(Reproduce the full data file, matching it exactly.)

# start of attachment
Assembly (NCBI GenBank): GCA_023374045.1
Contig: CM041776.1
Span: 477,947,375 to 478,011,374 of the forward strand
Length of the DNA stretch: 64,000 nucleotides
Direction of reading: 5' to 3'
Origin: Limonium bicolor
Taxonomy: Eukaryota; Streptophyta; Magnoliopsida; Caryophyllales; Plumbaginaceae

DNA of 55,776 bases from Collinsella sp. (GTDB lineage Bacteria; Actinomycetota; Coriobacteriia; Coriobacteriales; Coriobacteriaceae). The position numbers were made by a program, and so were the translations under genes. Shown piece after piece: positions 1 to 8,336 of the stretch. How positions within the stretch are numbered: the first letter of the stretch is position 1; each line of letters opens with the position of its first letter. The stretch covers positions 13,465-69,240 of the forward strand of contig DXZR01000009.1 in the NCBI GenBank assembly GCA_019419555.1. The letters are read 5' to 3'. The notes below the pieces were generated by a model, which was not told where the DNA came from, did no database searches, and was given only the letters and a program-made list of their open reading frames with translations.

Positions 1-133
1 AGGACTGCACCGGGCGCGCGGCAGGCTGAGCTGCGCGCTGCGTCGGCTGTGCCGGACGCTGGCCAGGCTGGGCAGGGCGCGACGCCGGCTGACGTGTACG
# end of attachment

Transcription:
Assembly (NCBI GenBank): GCA_023374045.1
Contig: CM041776.1
Span: 477,947,375 to 478,011,374 of the forward strand
Length of the DNA stretch: 64,000 nucleotides
Direction of reading: 5' to 3'
Origin: Limonium bicolor
Taxonomy: Eukaryota; Streptophyta; Magnoliopsida; Caryophyllales; Plumbaginaceae

DNA of 55,776 bases from Collinsella sp. (GTDB lineage Bacteria; Actinomycetota; Coriobacteriia; Coriobacteriales; Coriobacteriaceae). The position numbers were made by a program, and so were the translations under genes. Shown piece after piece: positions 1 to 8,336 of the stretch. How positions within the stretch are numbered: the first letter of the stretch is position 1; each line of letters opens with the position of its first letter. The stretch covers positions 13,465-69,240 of the forward strand of contig DXZR01000009.1 in the NCBI GenBank assembly GCA_019419555.1. The letters are read 5' to 3'. The notes below the pieces were generated by a model, which was not told where the DNA came from, did no database searches, and was given only the letters and a program-made list of their open reading frames with translations.

Positions 1-133
1 AGGACTGCACCGGGCGCGCGGCAGGCTGAGCTGCGCGCTGCGTCGGCTGTGCCGGACGCTGGCCAGGCTGGGCAGGGCGCGACGCCGGCTGACGTGTACG